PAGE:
Every organization needs some policies. But as useful as policies are, for some organizations policies can be used as a crutch to lean on rather than actively working at the more difficult task of cultivating good judgment and employee relations skills amongst their managers. When organizations rely too heavily on policies, an over-reliance on ‘the manual’ leaves managers and employees lacking the skills and comfort-level to engage in difficult conversations. Instead of addressing the occasional slip ups made by individual employees directly and professionally, organizations often resort to passive-aggressive tactics like e-mailing the dress code policy to every employee because one person showed up in shorts. Is this way to remind everyone including the offender of the policies without stirring the pot or is it really is a tactic to save the manager from a difficult situation, or from having to address the issue? No one likes to have tough conversations and at times using the policy manual may be warranted, but we need to be aware of not falling into the trap of over-reliance on our policies just to make a less pleasant conversation avoidable.
I have a quick thought on perspective. Have you ever noticed how very young kids’ drawings usually don’t feature a person’s neck? It just has a the persons head on their arms. Have you wondered why?
I beleive that if you’re two or three years old and your perspective is low to the ground, you don’t see people’s necks when you look up. You see a head sitting on shoulders
This is a great analogy for conflict.
Resolving Conflict successfully demands that we look at the world through the eyes of the other party and communicate and understanding from that perspective. Sometimes this perspective is physical, emotional, cultural, or intellectual. The process of understanding a foreign frame of reference can be hard and taxing, but when we do it, we find its value. Perspective is about understanding the other, and that at times can be a sacred expereince. Everything looks wildly different from that perspective and we are able to find great solutions to our problems.
In a modern culture where being heard is valued, listening is an under rated skill to have. Good listeners are good communicators. They are the people who know are successful at building strong relationships and resolving conflict. Developing listening skills is not complicated, but takes mindful practice and disapline. If you are interested in becoming a good listener, download our Effective listening tips.
Have you ever had an experience at work or in your family life where your behavior was influenced by the unwritten rules? For example, perhaps there is an unwritten rule that you do not talk about the declining sales in the department meetings. Or perhaps you have an unwritten rule in your family where your do not talk about anything relating to your father's diabetes and his diet. My guess is that you have experienced unwritten rules before in many group settings. All organizations and families have unwritten rules that regulate your behavior. Many times these rules go consciously unnoticed, but they can account for many of the decisions and actions within an organization.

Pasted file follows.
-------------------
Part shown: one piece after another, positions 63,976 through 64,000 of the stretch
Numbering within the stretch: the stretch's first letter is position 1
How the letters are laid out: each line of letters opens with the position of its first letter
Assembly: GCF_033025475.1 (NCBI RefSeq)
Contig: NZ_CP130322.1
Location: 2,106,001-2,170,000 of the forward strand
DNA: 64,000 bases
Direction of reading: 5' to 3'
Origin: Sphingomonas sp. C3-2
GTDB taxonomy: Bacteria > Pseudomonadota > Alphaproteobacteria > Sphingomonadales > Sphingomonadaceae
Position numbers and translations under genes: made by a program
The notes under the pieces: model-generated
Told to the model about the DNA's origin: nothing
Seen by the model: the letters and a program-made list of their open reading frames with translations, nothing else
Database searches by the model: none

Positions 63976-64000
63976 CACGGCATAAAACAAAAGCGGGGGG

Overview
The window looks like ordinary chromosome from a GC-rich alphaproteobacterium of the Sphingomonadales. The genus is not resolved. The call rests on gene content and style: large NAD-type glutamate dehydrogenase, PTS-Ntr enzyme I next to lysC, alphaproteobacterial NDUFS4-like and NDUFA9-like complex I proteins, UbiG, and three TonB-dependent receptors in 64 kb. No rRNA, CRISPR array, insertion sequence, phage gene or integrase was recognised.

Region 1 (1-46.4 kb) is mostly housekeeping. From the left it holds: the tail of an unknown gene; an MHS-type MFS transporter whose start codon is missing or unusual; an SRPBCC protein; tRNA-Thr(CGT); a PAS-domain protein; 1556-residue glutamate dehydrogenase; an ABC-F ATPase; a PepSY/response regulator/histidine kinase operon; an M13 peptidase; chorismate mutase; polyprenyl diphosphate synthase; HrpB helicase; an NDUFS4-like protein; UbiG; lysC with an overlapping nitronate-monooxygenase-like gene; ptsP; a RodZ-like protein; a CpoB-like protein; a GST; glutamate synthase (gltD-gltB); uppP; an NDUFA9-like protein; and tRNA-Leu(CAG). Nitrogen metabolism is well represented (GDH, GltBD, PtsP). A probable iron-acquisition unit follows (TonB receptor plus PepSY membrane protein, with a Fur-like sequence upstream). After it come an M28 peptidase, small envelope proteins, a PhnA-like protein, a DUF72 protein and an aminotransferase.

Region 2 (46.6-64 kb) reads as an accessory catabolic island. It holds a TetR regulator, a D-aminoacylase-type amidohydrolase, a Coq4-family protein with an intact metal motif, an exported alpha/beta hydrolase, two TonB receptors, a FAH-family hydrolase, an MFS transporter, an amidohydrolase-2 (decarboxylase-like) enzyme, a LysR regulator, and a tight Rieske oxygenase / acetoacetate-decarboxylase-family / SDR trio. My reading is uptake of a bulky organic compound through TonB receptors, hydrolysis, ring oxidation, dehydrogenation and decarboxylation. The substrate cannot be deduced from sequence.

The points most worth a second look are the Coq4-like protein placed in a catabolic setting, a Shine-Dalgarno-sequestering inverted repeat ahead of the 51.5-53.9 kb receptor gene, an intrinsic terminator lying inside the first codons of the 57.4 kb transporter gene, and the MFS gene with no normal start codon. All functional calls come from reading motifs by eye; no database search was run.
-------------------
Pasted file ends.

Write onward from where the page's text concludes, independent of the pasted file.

Unwritten rules or "latent rules" as I like to call them, make up a powerful, invisible force that moves through the lives of all the members of an organization. They are the unwritten rules that govern the freedom, values, speech and behavior of the organizations members. They can create a positive and strong dynamic culture. Such latent rules as "we are free to talk about our feelings", "we welcome new experiences", or "you are expected to be honest" can go a long way in making our families and organizations strong. If your latent rules are positive, they can promote a dynamic environment that promotes growth, creativity and productivity. Good latent rules allow organization members to thrive and be happy.
But what happens when our latent rules are poor? Poor rules can hinder growth, opportunity, and cause conflict and pain within an organization. They can damage relationships, and create a high cost in time and money. As a mediator I have seen conflict escalate, and relationships damaged because of poor latent rules. Damaging rules can be subtle and harm individuals and groups without being recognized as the culprit for their pain. Many of my clients are surprised to discover that some of these rules exist and the influence that they have over their organization.
Poor latent rules cause great barriers in the growth of organizations. What happens for example if an office does not talk about the declining sales? Or a family never talks about money openly or Dad's diet? These unwritten rules create a rigid system that can hinder the group's success. Generally these latent rules are never brought up and discussed openly; therefore they are never challenged and become detrimental in the growth and success of the group. Ultimately poor latent rules leave the group's members to interoperate and guess on how to respond and work under them. This potentially causes a source of conflict, confusion, anxiety, and inappropriate actions within an organization because of the unclear and murky rules.
So the question is how do we address latent rules? The reality is that no matter what we do, these rules will always exist. Therefore the best thing that an organization can do is to acknowledge them. Be aware that as a member of a group there are rules that you are not aware of. Awareness alone will help overcome the barriers that these rules can create. We cannot address or challenge our unwritten rules if we do not acknowledge their existence.